…that was the amount of pain I felt on a scale of 1 – 10 after the thyroplasty surgery. I hardly think physical pain is a 10 no matter how bad the pain is, I always believe it could be worse. However, the pain I felt for the first 72 hours after my surgery was pretty much as bad as it could get.

We got to the hospital on the morning of the surgery and I was taken to the medical day care unit. I noticed how similar yet different the wards were to the ones in the UK. The word my husband used in describing the ward was ‘spartan’ and I couldn’t agree more. A nurse came to ask me a few questions and got me to put on one of those funny looking gowns. I had about 2 hours to spare before the surgery so my husband and I played a few games on the iPad to prevent me from focusing on the surgery ahead or on the fact that I was super hungry. I recall that all I talked about the previous evening was how hungry I was going to be before the surgery and then my husband uttered the words “I won’t have anything to eat as well until you are done with the surgery and able to take something”. Tell me that’s not the best man there is in the world!

At 12:00, an anaesthesiologist came to set up the line for the IV. She explained she was undergoing her residency training and that she was part of the team that would be performing the surgery. She was really hilarious and only poked me once – I loved her immediately. Next came the ‘chief’ anaesthesiologist who explained that I won’t be having the surgery under general anaesthetics, instead I would be sedated and local anaesthetics would be applied to the neck.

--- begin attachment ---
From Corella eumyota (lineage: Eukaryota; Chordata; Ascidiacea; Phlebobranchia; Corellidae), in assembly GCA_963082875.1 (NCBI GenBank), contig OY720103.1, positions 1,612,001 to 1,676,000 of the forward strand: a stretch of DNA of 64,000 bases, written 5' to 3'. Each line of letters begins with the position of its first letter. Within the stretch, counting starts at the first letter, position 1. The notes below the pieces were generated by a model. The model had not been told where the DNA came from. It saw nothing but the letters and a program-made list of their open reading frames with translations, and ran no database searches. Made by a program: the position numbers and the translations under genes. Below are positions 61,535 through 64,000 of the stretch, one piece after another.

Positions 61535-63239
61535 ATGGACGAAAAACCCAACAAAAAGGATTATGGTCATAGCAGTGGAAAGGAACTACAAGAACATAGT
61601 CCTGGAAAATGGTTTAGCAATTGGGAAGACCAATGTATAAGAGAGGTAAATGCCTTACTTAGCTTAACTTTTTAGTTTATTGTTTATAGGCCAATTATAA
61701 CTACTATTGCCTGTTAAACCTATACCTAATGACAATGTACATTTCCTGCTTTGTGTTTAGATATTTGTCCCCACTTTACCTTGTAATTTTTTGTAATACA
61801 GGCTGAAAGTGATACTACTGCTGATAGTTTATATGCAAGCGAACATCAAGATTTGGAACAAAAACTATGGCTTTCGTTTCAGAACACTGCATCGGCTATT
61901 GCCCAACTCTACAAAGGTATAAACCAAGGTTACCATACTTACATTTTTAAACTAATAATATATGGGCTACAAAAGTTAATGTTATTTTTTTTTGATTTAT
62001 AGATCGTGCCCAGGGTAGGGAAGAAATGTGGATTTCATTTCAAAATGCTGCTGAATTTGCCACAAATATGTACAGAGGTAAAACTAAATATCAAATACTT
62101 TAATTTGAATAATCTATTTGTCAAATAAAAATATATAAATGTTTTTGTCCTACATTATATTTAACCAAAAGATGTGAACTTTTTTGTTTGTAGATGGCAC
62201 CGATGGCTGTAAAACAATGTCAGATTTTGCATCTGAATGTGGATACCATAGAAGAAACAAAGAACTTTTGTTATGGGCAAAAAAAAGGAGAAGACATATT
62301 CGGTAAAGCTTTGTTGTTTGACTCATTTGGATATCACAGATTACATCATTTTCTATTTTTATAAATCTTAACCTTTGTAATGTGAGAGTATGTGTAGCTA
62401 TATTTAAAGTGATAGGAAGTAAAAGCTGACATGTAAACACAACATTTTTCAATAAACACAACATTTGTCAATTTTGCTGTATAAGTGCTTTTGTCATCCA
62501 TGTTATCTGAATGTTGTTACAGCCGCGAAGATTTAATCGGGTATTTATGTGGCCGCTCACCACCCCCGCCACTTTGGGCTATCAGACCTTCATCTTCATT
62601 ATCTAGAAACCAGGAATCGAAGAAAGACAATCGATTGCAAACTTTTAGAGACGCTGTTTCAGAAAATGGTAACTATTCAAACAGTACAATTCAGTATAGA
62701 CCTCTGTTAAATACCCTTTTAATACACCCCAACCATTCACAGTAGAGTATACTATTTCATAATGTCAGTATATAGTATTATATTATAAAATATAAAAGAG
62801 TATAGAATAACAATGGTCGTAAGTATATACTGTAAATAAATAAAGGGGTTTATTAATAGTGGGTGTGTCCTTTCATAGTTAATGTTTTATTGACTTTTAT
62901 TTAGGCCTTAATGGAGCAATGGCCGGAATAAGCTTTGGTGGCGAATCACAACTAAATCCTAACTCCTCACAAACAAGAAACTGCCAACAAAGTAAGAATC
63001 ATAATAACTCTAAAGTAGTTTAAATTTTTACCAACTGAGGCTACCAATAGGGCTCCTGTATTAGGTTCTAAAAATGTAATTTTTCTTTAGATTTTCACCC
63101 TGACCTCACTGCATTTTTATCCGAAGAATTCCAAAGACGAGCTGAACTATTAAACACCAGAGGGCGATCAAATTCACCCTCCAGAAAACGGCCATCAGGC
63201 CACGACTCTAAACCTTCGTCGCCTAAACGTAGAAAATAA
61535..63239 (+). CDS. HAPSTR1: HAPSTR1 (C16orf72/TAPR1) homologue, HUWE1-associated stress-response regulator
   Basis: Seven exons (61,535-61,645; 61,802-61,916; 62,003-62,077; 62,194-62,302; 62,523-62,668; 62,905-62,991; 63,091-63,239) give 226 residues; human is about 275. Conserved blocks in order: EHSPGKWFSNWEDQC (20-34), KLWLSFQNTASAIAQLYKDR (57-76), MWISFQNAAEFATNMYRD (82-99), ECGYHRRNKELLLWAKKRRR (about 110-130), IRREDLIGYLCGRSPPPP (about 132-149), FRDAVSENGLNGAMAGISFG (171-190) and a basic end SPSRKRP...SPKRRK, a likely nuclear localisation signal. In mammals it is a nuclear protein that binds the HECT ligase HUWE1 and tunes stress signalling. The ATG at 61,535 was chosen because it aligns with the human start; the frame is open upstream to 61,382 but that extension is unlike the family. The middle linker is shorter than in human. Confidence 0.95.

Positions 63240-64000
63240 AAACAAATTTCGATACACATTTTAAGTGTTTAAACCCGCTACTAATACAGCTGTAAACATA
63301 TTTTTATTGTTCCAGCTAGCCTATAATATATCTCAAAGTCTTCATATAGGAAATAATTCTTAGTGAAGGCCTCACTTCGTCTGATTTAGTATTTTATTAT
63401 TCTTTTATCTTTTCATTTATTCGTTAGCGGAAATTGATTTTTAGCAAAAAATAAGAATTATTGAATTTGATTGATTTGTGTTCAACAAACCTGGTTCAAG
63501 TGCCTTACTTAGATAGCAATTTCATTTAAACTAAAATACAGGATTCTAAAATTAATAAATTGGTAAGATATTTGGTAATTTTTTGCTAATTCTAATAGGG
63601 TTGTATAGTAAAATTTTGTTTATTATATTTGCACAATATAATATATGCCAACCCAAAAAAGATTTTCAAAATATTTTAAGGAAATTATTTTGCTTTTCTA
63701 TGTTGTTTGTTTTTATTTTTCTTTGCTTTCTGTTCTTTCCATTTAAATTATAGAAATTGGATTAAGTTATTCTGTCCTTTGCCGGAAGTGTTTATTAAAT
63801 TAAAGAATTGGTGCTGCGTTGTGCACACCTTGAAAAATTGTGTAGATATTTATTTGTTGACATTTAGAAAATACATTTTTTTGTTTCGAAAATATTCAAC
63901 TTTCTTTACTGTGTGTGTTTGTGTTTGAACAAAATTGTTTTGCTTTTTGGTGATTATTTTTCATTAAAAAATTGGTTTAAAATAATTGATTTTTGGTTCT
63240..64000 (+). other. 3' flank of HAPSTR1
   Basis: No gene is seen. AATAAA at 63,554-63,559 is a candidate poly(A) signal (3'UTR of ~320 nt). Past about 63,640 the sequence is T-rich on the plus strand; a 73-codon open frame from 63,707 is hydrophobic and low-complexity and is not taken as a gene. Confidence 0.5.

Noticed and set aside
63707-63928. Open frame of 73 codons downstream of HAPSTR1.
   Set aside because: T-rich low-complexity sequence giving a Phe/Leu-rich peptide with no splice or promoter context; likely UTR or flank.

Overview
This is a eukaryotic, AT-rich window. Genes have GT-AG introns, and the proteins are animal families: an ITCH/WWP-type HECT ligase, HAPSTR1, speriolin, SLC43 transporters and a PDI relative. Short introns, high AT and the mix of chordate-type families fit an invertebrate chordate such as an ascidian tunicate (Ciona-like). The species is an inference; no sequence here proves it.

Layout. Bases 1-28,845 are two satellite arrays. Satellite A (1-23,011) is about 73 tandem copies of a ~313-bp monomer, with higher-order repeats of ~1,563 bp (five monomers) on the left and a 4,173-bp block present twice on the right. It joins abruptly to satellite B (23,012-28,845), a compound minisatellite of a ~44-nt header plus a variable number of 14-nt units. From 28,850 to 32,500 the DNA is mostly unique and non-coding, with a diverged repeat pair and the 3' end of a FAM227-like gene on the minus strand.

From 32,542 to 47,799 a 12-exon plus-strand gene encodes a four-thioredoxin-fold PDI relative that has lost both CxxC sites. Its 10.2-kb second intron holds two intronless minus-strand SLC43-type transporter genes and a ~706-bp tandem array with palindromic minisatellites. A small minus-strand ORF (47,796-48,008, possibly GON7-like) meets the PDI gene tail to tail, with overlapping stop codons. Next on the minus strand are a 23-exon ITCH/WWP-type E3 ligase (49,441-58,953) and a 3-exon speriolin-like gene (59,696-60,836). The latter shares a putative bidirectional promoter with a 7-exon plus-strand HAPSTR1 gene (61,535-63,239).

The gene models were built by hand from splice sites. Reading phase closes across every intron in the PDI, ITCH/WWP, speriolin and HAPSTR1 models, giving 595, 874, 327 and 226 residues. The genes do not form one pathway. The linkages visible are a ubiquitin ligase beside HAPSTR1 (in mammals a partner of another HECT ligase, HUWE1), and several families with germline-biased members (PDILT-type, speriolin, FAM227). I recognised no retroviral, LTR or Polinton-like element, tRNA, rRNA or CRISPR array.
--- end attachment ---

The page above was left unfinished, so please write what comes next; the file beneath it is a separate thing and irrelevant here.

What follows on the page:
Half an hour later, it was time for the surgery. For my previous surgeries in the UK, I was usually put to sleep outside the operating room but this time around, I walked into the room. It reminded me of a scene from Grey’s Anatomy with the many people with face masks lining up the scissors and other sharp objects on the operating table. I was told to lie them and get into a ‘comfortable’ position. I was hooked up to an IV and I have to say that being sedated is a weird experience. I could hear conversations going on in the room but I couldn’t make sense of what they were saying. I felt the cut to my throat and I blinked at the anaesthesiologist who probably increased the juices to make me a bit more numb. I recall hearing something whirring like a drill or saw and I felt the pressure in my throat, guess the implant was being cut to fit. There were times in between that everything was blank but then I’d become aware of what was going on again. The surgeon would ask me to speak at intervals so it was a lot of “eeee” and counting from “1-10”. Towards the end of the procedure, they took out the oxygen tube from my nose and put a camera down the way they had done during my previous assessments. I heard one of the nurses in the room say “oh wow – that’s incredible”.